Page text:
Houthis have led Yemen to starvation

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As soon as the Iranian-backed Houthi rebels took over the capital of Yemen six years ago, the UN and the world’s mass media headlines visualized Yemen as the worst and largest humanitarian crisis in the world since the Second World War. Ten million people are on the brink of famine and 80 percent of the population of 30 million are in need of aid. More than three million people have been displaced, cholera epidemics have killed hundreds, and at least 2.2 million children under five years old suffer from severe malnutrition.

International media and researchers have largely portrayed this crisis as resulting from the siege on Yemen by the Saudi-UAE coalition, being blind to the new wealth distribution of the Houthis and the flourishing real estate market in Sana’a. This in a country that cannot produce any of the real estate supply materials needed to build these modern luxury villas. Now, everything can be found in Sana’a, including Lamborghini cars.

This essay addresses the corruption and obstructions exposed recently surrounding the UN’s massive aid program in Yemen, totalling $8.35 billion dollars since 2015. It questions the six-year silence of UN agencies regarding the corruption of aid and the prevention of aid distribution and access, despite the early alarms and articles in Yemeni media outlets and public statements of condemnation from civil society groups, including campaigns calling for action, accountability and transparency.

The flagging of significant obstacles, restrictions and challenges by the Houthis began just after the Stockholm Consultations. The UN-led consultation process aimed to provide safe corridors to access aid after the escalation of fighting in Hodeidah. It apparently had a hidden aim because Hodeidah was not the main port for receiving goods, according to the UN Security Council Panel of Experts report of the 27th of January 2019. This consultation process stopped the Yemeni government forces from their advancement to rescue 30 million people being kept hostage. As far as we can tell, the Stockholm Agreement gave the Houthis the opportunity to reshape their forces.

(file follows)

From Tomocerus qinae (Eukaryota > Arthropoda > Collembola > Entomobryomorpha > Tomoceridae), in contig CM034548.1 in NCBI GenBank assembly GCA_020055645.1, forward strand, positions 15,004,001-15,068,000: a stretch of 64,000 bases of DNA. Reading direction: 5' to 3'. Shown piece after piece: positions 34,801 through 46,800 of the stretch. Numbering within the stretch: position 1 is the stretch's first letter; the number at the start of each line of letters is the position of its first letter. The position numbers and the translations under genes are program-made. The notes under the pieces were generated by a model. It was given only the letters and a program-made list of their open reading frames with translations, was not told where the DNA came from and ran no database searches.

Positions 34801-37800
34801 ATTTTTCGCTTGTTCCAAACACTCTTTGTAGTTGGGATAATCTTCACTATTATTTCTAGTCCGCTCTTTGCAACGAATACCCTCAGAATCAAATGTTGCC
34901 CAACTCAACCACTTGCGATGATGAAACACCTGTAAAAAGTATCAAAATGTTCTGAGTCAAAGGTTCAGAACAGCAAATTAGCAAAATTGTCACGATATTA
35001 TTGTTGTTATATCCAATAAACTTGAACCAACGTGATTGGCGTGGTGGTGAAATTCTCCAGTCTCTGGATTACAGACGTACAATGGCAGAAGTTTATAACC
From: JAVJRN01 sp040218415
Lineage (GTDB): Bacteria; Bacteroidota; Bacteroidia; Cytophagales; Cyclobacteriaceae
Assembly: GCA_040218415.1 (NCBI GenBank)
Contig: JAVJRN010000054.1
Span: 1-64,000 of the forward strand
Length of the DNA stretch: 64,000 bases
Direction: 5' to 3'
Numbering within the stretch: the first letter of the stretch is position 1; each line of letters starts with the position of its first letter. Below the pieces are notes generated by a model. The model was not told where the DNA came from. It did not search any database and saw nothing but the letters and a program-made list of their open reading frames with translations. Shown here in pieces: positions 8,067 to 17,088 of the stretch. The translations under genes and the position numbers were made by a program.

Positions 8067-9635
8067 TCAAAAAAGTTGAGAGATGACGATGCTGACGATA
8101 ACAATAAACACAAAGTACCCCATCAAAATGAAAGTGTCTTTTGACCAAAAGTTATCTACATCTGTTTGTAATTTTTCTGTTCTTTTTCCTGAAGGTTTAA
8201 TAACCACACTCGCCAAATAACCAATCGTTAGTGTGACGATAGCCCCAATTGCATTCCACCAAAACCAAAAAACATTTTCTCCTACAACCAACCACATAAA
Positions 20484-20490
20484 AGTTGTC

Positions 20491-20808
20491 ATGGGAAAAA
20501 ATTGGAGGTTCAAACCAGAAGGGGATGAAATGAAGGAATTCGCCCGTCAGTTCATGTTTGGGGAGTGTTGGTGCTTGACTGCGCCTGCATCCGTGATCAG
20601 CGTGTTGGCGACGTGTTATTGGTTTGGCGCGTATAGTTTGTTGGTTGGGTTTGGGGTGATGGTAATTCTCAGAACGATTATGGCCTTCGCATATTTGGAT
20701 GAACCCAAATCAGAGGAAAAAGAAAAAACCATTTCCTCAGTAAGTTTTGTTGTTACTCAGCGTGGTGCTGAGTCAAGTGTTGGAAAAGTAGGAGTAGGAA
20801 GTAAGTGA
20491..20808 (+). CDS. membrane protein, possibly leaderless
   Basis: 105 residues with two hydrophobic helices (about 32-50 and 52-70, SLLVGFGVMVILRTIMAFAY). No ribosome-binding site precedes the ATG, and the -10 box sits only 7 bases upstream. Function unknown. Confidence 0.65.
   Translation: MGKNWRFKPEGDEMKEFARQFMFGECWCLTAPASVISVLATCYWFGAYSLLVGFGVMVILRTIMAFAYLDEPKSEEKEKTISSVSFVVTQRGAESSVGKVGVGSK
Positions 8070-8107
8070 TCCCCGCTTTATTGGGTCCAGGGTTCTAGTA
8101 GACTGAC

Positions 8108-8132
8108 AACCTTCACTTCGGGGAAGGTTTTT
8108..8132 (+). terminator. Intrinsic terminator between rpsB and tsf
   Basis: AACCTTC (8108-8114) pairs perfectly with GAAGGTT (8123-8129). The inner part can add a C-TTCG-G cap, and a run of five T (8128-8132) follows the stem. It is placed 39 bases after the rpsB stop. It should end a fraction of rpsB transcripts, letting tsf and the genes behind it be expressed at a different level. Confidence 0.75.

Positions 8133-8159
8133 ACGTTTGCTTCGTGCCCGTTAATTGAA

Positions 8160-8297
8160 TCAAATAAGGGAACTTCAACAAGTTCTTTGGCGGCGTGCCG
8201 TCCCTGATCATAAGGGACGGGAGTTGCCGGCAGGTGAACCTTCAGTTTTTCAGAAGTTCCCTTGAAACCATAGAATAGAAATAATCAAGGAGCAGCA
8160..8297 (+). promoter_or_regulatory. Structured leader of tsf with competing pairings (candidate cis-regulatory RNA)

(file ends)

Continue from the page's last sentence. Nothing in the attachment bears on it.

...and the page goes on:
Just after the Stockholm Agreement was reached in December 2018, the World Food Programme’s executive director, David Beasley, appeared in the media and exposed the criminal actions of the Houthis. He accused the Houthis of stealing “from the mouths of hungry people,” adding that “at a time when children are dying in Yemen because they haven't enough food to eat, that is an outrage." According to Beasley, 60 percent of the beneficiaries at seven centres in Sanaa confirmed they had not received any assistance they were supposed to receive from UN aid. Following this headline, other news stories came out saying that the Houthis were creating obstacles for the aid programs, blocking access to silos in Hodeidah that could feed 3.7 million people for one month, by shelling and planting landmines inside these silos.

Two months later, however, the international community and media put the issue back on mute, with no serious actions nor sharp statements condemning the Houthis. There was no pressuring them for accountability and respect for international humanitarian laws, nor enforcing the Stockholm Agreement. On the contrary, in May 2019, the United Nations Development Programme (UNDP) granted 20 Hilux armoured vehicles to the Yemen Executive Action Centre (YEMAC), a militant-controlled agency, to support its purported demining efforts in Hodeidah. However, the Houthis proudly used the vehicles in the military march in the city the following days, and the landmines were never removed.